A lunch date with a crispy pancake

June 4, 2018


Certain foods stick in the childhood memory, it seems, and are often regarded with fondness. Potato waffles, arctic roll and Viennetta are just a small selection of foods that when mentioned in polite company, elicit sighs of delight as memories resurface of teatime treats remembered with a rosy glow.

So when I casually mentioned at work the other day that I had never eaten a Findus Crispy Pancake, a stunned silence filled the room, followed by a roar of incredulity. You'd have thought I'd said I enjoyed drowning puppies (I don't, by the way).

I thought I would find out what the fuss is all about. After garnering people's opinions on the best version of the crispy pancake (cheese and ham appeared to be the favourite) I took a trip to the supermarket to acquire said delicacy. Alas, the flavour of champions wasn't there, so I opted for the plain cheese version.

I noted the branding on the packet contained the health mantra, 'no artificial colours, flavours or preservatives' so I started to suspect it would be one of those food stuffs that had changed sufficiently enough that it bore little resemblance to the original, but I still ploughed on.

After getting them home and taking two of them out of the packet, I have to admit, I did find they looked a bit disappointing. I put them side by side on the baking tray, looking like a pair of crusty beige butterfly wings that had seen better days.

Two crispy pancakes on the baking tray

Still, in the oven they went for 15 minutes. Just to make some attempt at a healthy lunch, I arranged some salad leaves on a plate as 'token greenery', in the hope that when the pancakes came out, the emerald hue of the lettuce would somehow give them a boost.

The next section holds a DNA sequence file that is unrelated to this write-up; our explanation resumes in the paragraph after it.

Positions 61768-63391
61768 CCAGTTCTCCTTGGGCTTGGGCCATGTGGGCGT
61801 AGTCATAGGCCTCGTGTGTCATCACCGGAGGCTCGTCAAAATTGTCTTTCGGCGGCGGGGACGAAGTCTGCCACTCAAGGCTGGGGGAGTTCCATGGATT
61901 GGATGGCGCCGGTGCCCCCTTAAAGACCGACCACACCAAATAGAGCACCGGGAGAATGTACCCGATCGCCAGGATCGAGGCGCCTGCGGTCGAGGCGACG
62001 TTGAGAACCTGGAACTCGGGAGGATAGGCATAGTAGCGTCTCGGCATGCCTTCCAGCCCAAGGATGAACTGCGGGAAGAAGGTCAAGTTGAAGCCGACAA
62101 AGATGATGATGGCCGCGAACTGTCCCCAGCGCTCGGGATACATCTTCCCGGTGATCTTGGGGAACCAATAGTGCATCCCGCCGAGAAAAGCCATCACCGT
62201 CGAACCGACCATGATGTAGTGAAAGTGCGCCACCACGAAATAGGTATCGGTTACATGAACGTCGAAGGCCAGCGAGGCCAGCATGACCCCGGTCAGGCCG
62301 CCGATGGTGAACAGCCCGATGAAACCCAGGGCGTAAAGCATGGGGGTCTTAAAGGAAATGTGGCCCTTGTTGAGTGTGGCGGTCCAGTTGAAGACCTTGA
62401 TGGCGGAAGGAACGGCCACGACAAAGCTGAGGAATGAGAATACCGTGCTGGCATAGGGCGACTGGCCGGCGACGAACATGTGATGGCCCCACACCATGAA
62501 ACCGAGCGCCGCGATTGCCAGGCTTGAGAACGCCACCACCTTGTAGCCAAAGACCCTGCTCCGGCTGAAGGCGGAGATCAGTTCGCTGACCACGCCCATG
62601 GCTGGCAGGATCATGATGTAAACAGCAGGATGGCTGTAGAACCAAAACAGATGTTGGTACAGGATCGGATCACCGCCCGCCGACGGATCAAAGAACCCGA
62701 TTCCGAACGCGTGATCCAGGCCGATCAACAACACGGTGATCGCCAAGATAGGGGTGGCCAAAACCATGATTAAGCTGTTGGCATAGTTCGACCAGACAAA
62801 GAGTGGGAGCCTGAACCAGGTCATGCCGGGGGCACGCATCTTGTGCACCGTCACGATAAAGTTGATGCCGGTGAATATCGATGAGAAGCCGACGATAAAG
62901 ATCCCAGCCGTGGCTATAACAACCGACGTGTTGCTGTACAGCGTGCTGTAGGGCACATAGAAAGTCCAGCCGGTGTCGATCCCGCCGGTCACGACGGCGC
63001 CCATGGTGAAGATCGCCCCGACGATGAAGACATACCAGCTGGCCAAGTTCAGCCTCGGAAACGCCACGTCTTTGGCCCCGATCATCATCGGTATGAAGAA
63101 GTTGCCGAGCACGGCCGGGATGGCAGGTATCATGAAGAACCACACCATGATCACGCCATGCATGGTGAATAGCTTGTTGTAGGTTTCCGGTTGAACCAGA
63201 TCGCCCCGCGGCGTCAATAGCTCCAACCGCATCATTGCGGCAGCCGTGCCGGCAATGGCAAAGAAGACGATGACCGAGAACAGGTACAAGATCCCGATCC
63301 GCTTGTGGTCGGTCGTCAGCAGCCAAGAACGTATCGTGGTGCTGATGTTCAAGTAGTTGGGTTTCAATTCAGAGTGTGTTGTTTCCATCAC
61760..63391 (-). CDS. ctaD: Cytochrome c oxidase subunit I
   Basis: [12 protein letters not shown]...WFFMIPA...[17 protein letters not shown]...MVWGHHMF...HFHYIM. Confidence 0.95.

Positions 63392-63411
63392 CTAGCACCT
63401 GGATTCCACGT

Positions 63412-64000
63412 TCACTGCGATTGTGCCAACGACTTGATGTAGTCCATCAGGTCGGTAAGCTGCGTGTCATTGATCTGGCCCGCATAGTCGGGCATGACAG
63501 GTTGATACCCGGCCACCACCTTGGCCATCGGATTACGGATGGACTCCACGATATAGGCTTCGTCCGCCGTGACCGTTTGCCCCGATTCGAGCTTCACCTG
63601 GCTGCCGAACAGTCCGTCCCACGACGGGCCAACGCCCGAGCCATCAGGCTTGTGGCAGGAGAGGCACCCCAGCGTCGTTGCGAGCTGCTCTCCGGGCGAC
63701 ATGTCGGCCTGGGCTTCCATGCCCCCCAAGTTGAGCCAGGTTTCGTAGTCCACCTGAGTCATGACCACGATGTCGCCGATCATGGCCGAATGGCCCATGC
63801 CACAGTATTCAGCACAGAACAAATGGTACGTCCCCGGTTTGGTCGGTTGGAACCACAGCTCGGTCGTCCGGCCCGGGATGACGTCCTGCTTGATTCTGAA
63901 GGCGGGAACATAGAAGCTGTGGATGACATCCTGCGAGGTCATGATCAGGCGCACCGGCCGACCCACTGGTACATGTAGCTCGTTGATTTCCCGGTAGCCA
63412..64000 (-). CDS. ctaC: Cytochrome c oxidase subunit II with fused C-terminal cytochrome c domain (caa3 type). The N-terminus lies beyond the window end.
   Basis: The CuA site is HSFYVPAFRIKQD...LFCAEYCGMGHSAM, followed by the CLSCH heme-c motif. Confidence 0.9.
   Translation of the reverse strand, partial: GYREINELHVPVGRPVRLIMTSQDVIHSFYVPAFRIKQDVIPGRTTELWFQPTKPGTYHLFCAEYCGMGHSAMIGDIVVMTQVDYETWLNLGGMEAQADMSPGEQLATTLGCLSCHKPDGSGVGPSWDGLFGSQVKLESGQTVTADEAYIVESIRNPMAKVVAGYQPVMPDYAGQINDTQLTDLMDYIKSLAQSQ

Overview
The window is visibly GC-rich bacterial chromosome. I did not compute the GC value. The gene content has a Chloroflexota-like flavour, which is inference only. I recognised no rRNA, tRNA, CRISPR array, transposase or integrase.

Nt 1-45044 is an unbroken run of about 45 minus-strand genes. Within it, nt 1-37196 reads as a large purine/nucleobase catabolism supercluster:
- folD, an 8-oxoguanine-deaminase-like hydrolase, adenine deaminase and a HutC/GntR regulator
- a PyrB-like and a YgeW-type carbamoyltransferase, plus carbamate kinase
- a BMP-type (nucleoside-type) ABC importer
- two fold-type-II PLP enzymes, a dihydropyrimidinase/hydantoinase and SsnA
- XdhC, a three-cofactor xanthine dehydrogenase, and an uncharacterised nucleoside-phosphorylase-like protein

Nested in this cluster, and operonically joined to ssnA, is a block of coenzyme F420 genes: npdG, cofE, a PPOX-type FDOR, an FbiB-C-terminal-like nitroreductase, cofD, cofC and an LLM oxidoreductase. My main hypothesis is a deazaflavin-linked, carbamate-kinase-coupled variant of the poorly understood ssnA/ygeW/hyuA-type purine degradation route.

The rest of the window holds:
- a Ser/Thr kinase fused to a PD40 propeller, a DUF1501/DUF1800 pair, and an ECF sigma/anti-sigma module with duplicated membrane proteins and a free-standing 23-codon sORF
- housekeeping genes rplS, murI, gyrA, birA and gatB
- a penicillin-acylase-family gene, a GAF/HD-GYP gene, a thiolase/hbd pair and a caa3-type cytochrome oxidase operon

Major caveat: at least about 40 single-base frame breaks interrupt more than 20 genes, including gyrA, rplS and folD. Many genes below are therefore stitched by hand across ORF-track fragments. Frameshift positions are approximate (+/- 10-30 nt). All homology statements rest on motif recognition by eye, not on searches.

Two crispy pancakes on a bed of lettuce

I removed them from the oven after their allotted time and prepared to dive in. What I am about to say will probably upset a lot of readers who remember these pancakes with fondness, and I don't mean to make a mockery of your rosy childhood memories as I crush them under my spatula and beat them to a pulp with a wooden spoon - but the pancakes were incredibly disappointing.

I couldn't find any flavour (I suspect the removal of the artificial colours, flavours and preservatives had something to do with it) and I didn't enjoy the texture of the pancake. I found the cheese bland and there was a severe shortage of it (when it comes to cheese, more is always more).

Maybe they've always been this way and I'm the one who is missing something? Or have the fun police been around to the manufacturer since my friends were children and demanded they remove everything flavourful from the pancakes, leaving them a shadow of their former selves?

Either way, I'm sorry to say, I couldn't see what all the fuss was about. Maybe there is a lesson to be learned from this - don't visit (or revisit) childhood favourites in case you are left with a taste of disappointment.

However, there will always be a place in my heart for Viennetta...


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